Editor’s Choice 8

Lynda Plater’s pamphlet ‘Three Seasons for Burning’ contains many poems which give me a catch in my throat. This is one of them.

He lost his life thinking of Eunice

She was a long low town
on the Louisiana plain
as he drove down.
The woman at his side
was lovely (though
he could not now
even think of her name)
and her dress
had a shimmer
as the Chevrolet rolled
its peppermint green
between the fields,
soothing heat down.
And she said something
small, shy from her place
at his side
as if she knew
he would think of this,
this slight, light moment
at his dying, remembering
this long, slow time
with heat moving off fields.
It was a hot light:
even at the evening
with sun red and hot
(hot, he said,
as a red Cajun chilli)
as a pain in the chest
burning him to ground.
Yet even then
there were some lights
strung low in the line
to Eunice town
in whose deep arms
pale stars came out
over the flat fields
where corn and cane
ripened with the fall.
Then finally,
even stars went out.

To begin with there’s something songlike in the way it opens, which is sustained right the way through the poem. The narrow, long form is one which I think of as speeding up the pace, but in this case seems to help the story move along more gently, revealing a little more of its intricacies piece by piece ‘remembering/ this long, slow time’.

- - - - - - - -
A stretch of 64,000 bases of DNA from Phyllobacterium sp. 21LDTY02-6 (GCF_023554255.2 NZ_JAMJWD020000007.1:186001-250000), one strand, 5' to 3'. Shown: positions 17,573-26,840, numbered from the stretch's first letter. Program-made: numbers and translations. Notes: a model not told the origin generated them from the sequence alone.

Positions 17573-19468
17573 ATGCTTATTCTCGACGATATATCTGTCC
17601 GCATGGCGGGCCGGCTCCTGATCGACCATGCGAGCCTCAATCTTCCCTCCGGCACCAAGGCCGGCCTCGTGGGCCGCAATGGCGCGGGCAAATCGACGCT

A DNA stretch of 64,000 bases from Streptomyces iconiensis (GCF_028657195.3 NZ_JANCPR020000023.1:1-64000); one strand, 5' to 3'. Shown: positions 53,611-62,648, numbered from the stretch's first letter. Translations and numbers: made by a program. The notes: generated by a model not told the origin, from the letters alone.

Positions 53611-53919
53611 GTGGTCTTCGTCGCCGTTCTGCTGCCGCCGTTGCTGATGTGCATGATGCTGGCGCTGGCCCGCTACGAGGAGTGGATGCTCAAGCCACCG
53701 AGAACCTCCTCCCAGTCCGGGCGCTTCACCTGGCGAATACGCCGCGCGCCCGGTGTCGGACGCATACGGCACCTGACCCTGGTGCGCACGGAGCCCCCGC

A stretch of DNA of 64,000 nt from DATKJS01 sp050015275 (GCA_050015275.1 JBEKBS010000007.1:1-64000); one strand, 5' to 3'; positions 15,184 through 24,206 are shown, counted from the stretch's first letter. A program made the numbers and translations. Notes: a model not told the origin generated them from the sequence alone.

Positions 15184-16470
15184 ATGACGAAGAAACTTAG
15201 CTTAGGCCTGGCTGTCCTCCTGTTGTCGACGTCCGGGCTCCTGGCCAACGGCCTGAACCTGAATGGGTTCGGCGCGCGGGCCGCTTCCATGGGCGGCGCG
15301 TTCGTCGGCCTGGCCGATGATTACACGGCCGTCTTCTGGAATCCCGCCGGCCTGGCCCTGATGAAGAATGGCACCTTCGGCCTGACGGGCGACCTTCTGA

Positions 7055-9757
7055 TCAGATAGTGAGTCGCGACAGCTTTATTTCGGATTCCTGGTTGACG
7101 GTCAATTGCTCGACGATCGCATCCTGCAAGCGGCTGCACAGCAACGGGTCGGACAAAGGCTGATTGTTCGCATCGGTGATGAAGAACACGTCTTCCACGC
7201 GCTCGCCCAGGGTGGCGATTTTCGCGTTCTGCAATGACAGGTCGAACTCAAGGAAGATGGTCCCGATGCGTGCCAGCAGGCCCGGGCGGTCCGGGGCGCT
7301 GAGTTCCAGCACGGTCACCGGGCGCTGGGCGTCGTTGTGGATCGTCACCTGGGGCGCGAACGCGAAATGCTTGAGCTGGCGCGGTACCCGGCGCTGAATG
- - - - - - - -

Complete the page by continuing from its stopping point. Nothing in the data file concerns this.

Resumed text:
The female personification of the town, and its name being a woman’s name, gives the poem a suggestive ambiguity. While the conflation of ‘the woman at his side’ and the town is there, the reader always knows which is which. And there’s a touching irony in the fact he remembers the name of the town but not the name of the woman at his side, made more poignant when ‘she said something/small, shy from her place’. Which is followed by what I feel is a dimension-shifting revelation ‘as if she knew/ he would think of this,/ this slight, light moment/ at his dying’. Premonition, hindsight, the mutability of memory all suddenly leap into the frame here and I’m held in a present that, while containing this particular past, also changes it.
And it is a hard present, ‘a pain in the chest/ burning him to ground’ while he relives this brief loaded memory. And the poem ends with that atmospheric conflation of the arms of the town, the memory and the woman whose name he can’t recall but whose premonition is somehow at the core of it all. A poem full of the shifting ground between past and present before ‘even stars went out’.

 

 

 

 

 

 

 

 

 

 

 

 

 

 

 

 

 

 

 

 

 

 

 

 

 

 

 

 

 

 

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